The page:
Suzy Bannion travels to Germany to perfect her ballet skills. She arrives at the Tanz dance academy in the pouring rain and is refused admission after another woman is seen fleeing the school. She returns the next morning and this time is let in. She learns that the young woman she saw fleeing the previous evening, Pat Hingle, has been found dead. Strange things soon begin to occur. Suzy becomes ill and is put on a special diet; the school becomes infested with maggots; odd sounds abound; and Daniel, the pianist, is killed by his own dog. A bit of research indicates that the ballet school was once a witches' coven - and as Suzy learns, still is.Written by
It is often assumed that, to achieve the rich color palette, the film was shot using the outdated three-strip Technicolor process. This was, in fact, not true. No film made after the mid-1950s was shot using this method. This film was instead shot on normal Eastmancolor Kodak stock, then printed using the three-strip Technicolor process, utilizing one of the last remaining three-strip machines. This issue has been confused somewhat by the fact that, on the 25th anniversary documentary featured in the three-disc DVD set, a discussion of the printing process by cinematographer Luciano Tovoli was followed by a diagram showing a three-strip camera. See more »
Characters sometimes say "Ciao!" to each other, even though none of them are Italian. See more »
Suzy Banyon decided to perfect her ballet studies in the most famous school of dance in Europe. She chose the celebrated academy of Freiburg. One day, at nine in the morning, she left Kennedy airport, New York, and arrived in Germany at 10:40 p.m. local time...
See more »
The unrated USA version features more explicit gore than the edited, R-rated version, most notably in the opening murder sequence and when the blind pianist (Flavio Bucci) is attacked and killed by his seeing-eye dog. See more »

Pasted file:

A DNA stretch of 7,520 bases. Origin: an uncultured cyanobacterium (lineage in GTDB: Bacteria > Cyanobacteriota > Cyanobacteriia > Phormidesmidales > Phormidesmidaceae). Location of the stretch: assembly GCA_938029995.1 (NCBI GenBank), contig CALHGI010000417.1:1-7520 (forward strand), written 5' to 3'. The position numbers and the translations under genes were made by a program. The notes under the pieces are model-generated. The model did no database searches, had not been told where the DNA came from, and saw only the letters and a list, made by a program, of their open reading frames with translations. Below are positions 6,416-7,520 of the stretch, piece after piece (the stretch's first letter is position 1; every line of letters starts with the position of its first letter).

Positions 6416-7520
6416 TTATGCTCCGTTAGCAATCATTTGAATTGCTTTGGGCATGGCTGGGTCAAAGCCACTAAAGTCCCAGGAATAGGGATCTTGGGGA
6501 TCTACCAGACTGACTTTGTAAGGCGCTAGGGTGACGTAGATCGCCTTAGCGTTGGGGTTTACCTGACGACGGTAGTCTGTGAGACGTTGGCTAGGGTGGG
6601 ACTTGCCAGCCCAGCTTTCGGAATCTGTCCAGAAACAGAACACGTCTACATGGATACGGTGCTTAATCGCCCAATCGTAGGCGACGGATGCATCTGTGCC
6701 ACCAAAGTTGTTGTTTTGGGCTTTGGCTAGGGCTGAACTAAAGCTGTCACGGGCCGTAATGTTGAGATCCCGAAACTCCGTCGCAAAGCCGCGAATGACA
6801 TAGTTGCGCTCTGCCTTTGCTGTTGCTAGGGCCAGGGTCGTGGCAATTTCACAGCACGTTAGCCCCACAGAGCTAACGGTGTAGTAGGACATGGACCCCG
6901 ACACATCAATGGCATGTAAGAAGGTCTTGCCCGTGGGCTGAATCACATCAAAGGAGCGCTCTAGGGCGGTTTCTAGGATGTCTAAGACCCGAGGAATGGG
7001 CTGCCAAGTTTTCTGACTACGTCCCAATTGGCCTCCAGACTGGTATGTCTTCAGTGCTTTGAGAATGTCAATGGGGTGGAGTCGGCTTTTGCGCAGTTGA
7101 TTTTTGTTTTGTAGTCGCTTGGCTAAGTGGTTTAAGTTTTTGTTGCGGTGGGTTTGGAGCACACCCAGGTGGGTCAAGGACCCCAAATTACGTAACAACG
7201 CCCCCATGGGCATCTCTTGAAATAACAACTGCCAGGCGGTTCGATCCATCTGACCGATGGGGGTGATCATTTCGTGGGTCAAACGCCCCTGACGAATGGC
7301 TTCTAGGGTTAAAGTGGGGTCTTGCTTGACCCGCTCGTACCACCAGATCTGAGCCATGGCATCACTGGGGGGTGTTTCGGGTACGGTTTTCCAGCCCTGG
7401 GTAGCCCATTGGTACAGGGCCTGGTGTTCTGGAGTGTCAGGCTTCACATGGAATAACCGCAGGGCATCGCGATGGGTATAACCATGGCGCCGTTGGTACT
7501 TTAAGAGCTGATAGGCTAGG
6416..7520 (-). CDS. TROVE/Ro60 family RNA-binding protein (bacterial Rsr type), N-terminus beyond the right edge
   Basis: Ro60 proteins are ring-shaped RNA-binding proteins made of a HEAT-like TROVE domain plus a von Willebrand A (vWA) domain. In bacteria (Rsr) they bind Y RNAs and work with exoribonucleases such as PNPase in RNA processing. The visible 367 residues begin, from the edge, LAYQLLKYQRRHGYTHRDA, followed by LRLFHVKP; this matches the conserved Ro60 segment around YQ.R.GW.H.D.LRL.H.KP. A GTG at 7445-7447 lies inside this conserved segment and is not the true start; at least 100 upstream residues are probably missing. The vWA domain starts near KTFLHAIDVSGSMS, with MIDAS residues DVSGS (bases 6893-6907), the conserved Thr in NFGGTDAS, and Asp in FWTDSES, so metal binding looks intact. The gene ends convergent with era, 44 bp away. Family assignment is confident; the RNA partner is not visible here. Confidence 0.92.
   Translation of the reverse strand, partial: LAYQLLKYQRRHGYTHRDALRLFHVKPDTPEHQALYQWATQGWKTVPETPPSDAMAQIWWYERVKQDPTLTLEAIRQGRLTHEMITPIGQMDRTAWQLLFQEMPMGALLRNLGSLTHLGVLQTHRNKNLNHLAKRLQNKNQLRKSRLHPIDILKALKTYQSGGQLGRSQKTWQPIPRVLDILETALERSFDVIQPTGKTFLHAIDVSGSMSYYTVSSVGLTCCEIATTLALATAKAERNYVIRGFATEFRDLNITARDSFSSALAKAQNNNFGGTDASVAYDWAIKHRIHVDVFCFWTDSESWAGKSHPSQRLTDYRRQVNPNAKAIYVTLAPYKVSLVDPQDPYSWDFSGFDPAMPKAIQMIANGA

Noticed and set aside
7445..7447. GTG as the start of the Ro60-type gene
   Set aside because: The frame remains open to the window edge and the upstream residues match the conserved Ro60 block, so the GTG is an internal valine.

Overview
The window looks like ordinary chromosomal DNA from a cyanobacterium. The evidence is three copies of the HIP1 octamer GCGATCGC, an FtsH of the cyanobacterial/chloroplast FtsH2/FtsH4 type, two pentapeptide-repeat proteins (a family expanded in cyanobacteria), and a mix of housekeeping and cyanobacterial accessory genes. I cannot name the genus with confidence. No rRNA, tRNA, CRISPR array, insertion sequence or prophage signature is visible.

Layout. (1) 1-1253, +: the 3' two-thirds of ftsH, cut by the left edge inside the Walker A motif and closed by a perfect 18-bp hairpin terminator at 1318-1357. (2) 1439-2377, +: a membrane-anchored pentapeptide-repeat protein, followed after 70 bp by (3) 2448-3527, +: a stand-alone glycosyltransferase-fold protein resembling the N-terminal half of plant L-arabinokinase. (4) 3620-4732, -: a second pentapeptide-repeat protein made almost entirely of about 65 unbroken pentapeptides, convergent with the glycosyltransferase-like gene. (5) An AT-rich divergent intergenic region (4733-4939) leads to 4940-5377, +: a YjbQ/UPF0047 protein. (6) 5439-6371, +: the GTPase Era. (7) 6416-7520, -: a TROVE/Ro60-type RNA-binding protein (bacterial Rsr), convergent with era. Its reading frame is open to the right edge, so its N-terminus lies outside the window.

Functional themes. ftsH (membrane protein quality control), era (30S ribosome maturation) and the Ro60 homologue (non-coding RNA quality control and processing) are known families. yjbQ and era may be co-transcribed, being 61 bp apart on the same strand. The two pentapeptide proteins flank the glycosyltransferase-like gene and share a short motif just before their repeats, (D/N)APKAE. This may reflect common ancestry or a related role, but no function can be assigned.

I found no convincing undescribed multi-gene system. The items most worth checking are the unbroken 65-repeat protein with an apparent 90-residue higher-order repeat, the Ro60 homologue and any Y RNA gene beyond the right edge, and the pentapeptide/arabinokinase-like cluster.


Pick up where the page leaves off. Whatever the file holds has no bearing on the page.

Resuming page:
Having heard such mixed things about "Suspiria," I was actually somewhat pleasantly surprised. My main interest in seeing the movie was because of Joan Bennett and Alida Valli.
The sets are quite marvelous and the opening sequence appropriately gripping. I can't say that I was scared by the film. The maggot sequence was actually pretty funny. One minute they're dropping all over the place and the next there's poor Joan Bennett (I read somewhere that she did the film so she could go abroad) in her best finishing school posture and accent explaining away the problem. Don't get me wrong, but there are some genuinely creepy bits. The scene with Jessica Harper walking down the hall and seeing the old woman and the little boy and then her dance class with the sadistic Alida Valli character was unnerving.
The script needed some work. It is, as others have said, a very dreamlike/nightmarish film, but I need some sort of narrative cohesion in my movies. I also have to agree with the reviewer here who questioned the whole sleep apnea thing.
The acting is . . . uneven. Jessica Harper does fairly well as the young woman who's come to the dancing school and discovers there's much more going on. I'm not sure what to say about Bennett and Valli. I've seen it suggested that their performances were supposed to be like that--why, I don't know--but it would be to their credit if that were the case, because both of them gave much better performances in their careers. Still, glad I saw it and I will probably watch it again.
17 of 24 people found this review helpful.
Was this review helpful to you?
| Report this